Did Microsoft Write XP Patch Months Before WannaCry?



/ 4 months ago

Did Microsoft Write XP Patch Months Before WannaCry?

The WannaCry ransomware attack earlier this month proved to be a disaster for Windows XP users. In response, Microsoft patched its vulnerable operating systems – including XP, Windows 8 RT, and Windows Server 2003 – last week, outside of the official support window. But did Microsoft write the fixes months before WannaCry went public?

Clues in the Metadata

According to The Register, Microsoft may have written the recently-released XP updates as early as February.

The Register’s Iain Thomson reports:

“Our analysis of the metadata within these patches shows these files were built and digitally signed by Microsoft on February 11, 13 and 17, the same week it had prepared updates for its supported versions of Windows. In other words, Microsoft had fixes ready to go for its legacy systems in mid-February but only released them to the public last Friday after the world was engulfed in WannaCrypt.”

The Metadata scraped by The Register shows the following dates

  • Windows XP: Feb 11, 2017
  • Windows XP Embedded: Feb 17, 2017

Why Would Microsoft Not Release an Update It Has Already Written?

Well, it seems as though Microsoft did release the update, only not to the general public. While official support for Windows XP ended three years ago, a privileged few can still get updates from Microsoft. If you have the money, you can pay Microsoft for custom support for an outdated operating system. Microsoft appears to have sent the patch to its custom support customers earlier this year. After last week’s WannaCry disaster, Microsoft released the update publicly.


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Comments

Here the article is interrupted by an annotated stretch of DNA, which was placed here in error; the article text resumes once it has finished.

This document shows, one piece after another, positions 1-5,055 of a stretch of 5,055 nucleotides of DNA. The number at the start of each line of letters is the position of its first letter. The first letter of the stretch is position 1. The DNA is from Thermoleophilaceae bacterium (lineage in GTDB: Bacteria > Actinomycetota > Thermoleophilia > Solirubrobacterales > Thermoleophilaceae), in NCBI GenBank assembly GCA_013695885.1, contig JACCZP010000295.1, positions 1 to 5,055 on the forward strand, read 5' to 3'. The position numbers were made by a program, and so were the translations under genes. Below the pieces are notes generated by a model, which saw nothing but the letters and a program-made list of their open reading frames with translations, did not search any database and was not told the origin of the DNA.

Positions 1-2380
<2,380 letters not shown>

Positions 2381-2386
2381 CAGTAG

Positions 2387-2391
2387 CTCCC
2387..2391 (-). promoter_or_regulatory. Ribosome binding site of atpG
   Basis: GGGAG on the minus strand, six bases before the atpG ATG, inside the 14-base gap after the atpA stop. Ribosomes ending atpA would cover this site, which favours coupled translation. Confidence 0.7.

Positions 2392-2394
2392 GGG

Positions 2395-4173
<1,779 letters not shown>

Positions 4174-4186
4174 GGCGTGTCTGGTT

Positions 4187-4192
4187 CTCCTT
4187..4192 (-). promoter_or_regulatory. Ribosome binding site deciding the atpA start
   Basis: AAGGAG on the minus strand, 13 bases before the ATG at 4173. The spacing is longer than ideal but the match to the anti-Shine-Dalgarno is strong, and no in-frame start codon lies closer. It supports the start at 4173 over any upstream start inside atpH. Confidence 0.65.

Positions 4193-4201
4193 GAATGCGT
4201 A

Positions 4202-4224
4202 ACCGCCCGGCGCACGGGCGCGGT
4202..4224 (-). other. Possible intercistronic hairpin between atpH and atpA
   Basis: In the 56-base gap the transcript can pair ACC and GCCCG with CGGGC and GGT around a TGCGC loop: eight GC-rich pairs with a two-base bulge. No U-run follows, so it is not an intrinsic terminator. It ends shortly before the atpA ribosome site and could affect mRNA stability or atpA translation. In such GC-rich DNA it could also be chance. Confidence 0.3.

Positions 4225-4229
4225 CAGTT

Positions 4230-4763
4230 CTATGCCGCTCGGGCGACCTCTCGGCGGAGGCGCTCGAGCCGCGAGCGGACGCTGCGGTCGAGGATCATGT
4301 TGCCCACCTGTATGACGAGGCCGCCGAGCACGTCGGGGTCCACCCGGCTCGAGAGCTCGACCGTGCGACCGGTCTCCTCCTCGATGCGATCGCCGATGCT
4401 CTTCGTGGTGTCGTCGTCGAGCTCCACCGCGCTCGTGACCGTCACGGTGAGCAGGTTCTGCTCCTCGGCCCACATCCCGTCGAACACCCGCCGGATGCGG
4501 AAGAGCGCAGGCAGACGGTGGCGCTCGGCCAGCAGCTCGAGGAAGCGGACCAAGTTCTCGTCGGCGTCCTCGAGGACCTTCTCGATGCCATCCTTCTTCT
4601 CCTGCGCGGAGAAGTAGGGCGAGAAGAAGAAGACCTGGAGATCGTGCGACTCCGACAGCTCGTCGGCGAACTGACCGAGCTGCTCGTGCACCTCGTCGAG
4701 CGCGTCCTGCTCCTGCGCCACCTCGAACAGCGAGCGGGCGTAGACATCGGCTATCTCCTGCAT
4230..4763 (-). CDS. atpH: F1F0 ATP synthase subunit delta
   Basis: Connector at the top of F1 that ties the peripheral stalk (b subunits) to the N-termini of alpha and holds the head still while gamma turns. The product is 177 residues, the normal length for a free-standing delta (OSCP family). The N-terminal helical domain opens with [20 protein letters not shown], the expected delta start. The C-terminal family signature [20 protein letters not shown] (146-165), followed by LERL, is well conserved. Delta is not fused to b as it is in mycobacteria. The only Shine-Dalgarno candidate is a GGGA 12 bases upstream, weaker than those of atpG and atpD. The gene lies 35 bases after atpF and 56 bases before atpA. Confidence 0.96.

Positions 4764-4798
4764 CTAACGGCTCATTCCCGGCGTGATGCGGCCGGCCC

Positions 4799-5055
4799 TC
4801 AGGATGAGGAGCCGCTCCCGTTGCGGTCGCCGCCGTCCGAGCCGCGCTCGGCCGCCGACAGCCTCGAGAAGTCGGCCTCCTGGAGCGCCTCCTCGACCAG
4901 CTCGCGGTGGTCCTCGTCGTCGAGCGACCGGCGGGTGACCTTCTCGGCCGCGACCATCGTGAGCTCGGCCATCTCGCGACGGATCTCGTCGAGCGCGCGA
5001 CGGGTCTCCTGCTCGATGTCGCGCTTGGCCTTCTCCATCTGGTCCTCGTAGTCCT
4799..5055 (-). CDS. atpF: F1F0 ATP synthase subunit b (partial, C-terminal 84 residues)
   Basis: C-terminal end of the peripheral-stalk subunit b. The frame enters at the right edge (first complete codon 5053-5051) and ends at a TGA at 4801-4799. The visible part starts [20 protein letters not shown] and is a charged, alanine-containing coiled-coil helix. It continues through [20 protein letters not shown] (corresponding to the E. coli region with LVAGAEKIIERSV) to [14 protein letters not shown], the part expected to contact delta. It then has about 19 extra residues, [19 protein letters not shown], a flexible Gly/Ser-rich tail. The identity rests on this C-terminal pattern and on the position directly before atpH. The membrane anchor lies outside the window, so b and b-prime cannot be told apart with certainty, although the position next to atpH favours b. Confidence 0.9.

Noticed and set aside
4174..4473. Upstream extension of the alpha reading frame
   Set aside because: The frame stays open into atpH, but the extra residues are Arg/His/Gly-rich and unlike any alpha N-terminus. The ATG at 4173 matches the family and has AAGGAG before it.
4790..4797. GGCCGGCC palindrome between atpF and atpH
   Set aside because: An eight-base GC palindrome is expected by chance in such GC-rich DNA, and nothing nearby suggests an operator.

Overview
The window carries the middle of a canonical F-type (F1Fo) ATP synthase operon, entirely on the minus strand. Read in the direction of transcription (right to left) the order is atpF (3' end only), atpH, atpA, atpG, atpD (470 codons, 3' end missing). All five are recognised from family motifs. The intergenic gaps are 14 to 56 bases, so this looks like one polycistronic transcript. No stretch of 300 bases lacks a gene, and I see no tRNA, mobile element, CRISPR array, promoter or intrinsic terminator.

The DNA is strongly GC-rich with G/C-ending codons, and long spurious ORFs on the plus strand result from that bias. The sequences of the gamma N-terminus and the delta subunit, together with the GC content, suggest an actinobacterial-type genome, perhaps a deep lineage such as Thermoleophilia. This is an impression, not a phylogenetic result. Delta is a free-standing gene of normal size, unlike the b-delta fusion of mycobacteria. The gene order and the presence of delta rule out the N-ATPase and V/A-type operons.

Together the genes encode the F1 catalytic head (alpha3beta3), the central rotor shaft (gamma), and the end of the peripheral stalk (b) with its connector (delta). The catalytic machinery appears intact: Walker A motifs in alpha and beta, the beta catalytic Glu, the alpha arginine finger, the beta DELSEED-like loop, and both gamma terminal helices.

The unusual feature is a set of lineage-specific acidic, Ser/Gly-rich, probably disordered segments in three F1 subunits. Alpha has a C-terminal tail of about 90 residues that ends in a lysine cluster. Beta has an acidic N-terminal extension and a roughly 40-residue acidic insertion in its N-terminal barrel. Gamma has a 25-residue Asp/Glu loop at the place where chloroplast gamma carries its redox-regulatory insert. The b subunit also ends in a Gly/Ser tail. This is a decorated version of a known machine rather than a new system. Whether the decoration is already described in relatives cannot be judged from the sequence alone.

7 Responses to “Did Microsoft Write XP Patch Months Before WannaCry?”
  1. Glyn Davies says:

    And the point is?

  2. Scott Elsdon says:

    Microsoft officially ended its support for those system, anyone who pays for them can subscribe to the extended support model. yes, microsoft writes patches for those systems, however you need to pay to get them. All they did was make one of those patches available to the world, No mystery, no hidden agenda. do some research before writing pap.

    • Stijn de Witt says:

      But they are charging top dollar for fixes to mistakes they made themselves. So the more mistakes they make, the more fixes they can sell. There is something very wrong with such a business model.

      • Scott Elsdon says:

        So they shoudl support archaic operating system ad infinitum. in the year 2070 when quantum computers are in vogue and artificial intelligence can crack 256 cipher blocks, shoudl they still be offering patches for XP ? the thing is dead. get off it, move on.

        • Stijn de Witt says:

          No, they should either *really* stop support, or give it to all customers.

          What they are doing now is they still write the patch, but only give it to you if you pay through the nose for it. They are making more costs by having to differentiate between customers with and without support contract. They make these costs so they can create a ‘market’ for security patches.

          I would support a law that puts a mandatory support term on consumer targeted software and that explicitly forbids charging money for security fixes.

          • Scott Elsdon says:

            But they arnt, they are giving these away for free now. how many Server 2003 and Xp, Vista and Win 8 patches have they given away for free because there is a serious issue in the wild ? 8, 9 in the last 30 days ? TBH I’d be pissed if Id paid MS $120k US for support only to find them handing out this to everyoen afterwards.

          • Stijn de Witt says:

            Yeah but they waited long enough for the WannCry ransomware to be released first, creating millions of dollars of damage. MS actually had to spend money to prevent the patch just being released to everyone the first time round.

            “I’d be pissed if Id paid MS $120k US for support only to find them handing out this to everyoen afterwards.”

            Jalousy? Why would you care?

            Personally, I am pissed that the biggest customers for this ‘service’ by Microsoft are governments, hospitals etc. So public organisations spending public funds.

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